Dieng’s status as a holy site is clear even today, thanks to a trove of seventh- and eighth-century Hindu temples. Hewn out of black volcanic andesite, they predate even the Buddhist marvel of Borobudur, making them the oldest religious structures in all of Java. But Dieng was even more impressive in the early 19th century, when Sir Thomas Stamford Raffles wrote of its immense collection of temple remains, reached by great flights of stone steps from four directions. He described a plain “covered with scattered ruins and large fragments of hewn stone to a considerable distance”, where “traces of the site of nearly four hundred temples were discovered, having broad and extensive streets or roads running between them at right angles.”
But the four monumental stairways and a great majority of archaeological sites have long since disappeared. Of the many temples that once dotted the plain, only eight remain standing. Each one is named after a Javanese wayang character drawn from the Hindu epic known as the Mahabharata, a fact that was not lost on Raffles.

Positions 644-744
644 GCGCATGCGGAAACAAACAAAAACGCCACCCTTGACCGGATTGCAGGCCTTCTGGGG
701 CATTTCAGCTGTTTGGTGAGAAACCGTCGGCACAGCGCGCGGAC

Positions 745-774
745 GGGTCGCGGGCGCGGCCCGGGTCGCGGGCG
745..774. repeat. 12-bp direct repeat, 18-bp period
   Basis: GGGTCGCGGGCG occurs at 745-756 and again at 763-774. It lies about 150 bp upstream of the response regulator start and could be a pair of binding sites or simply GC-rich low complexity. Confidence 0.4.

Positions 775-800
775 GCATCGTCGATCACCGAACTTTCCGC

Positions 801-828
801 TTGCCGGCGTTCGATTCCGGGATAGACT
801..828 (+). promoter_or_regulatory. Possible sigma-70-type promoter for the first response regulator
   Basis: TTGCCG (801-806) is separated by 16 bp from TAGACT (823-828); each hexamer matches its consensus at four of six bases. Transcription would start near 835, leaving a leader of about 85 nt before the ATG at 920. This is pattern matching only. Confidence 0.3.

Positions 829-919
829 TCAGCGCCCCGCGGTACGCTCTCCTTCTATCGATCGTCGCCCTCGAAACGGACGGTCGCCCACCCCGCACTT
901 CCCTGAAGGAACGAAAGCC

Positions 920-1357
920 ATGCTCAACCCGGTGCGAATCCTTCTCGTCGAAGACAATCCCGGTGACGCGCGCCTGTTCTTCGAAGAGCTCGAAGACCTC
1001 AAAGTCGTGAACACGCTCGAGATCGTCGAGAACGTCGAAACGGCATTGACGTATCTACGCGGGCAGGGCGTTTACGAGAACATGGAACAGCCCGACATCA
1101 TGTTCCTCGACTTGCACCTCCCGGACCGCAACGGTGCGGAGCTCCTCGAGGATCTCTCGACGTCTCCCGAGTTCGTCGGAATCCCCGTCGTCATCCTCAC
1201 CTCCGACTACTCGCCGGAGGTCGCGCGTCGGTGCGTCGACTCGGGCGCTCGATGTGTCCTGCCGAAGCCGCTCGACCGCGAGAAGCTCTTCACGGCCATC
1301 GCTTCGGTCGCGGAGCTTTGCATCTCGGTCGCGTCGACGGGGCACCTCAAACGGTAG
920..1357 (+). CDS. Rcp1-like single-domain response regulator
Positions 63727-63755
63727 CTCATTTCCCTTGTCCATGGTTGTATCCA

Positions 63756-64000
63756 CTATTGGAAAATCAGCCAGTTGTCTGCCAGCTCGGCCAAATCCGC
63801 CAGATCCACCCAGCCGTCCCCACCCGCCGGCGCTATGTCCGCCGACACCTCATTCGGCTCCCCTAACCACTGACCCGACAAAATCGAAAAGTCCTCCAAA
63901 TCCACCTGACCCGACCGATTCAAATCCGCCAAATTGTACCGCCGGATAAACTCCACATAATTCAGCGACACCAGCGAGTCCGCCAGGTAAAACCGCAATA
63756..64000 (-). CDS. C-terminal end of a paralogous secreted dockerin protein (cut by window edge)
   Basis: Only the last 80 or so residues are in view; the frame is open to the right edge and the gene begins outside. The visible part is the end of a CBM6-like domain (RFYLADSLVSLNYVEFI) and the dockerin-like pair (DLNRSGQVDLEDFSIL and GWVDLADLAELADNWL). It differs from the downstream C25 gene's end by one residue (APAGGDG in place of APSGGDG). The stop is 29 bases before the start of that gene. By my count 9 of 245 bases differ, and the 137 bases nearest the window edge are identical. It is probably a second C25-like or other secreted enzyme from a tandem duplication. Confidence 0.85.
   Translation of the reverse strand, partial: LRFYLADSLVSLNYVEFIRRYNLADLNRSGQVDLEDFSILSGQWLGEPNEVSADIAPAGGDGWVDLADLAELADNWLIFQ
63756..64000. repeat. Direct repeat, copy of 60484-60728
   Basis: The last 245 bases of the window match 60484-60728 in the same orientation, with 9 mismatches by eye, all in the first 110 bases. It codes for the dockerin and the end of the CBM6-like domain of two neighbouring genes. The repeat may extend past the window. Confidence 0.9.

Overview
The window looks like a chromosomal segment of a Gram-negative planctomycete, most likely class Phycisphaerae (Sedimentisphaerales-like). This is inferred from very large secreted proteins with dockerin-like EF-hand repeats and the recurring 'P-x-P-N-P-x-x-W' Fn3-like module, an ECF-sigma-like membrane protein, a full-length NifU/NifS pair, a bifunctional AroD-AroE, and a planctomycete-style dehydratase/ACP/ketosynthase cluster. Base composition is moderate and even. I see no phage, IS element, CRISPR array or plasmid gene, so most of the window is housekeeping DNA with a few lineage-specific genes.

Early one morning, we embarked on a short drive to the well-preserved Arjuna complex, five noble shrines that stood more or less in the middle of the marshy plain. Two other temples, Gatotkaca and Setyaki, were within easy walking distance, though few of our fellow visitors seemed to have the desire or patience to explore either one. We spent at least an hour perusing the collection of Javanese artefacts at the nearby Kailasa Museum, which was dug into a hillside and aptly named after the snowcapped abode of Hindu god Shiva. For Dieng’s temples represented the cosmic mountains of Hindu mythology, and its builders might well have been inspired by their surroundings.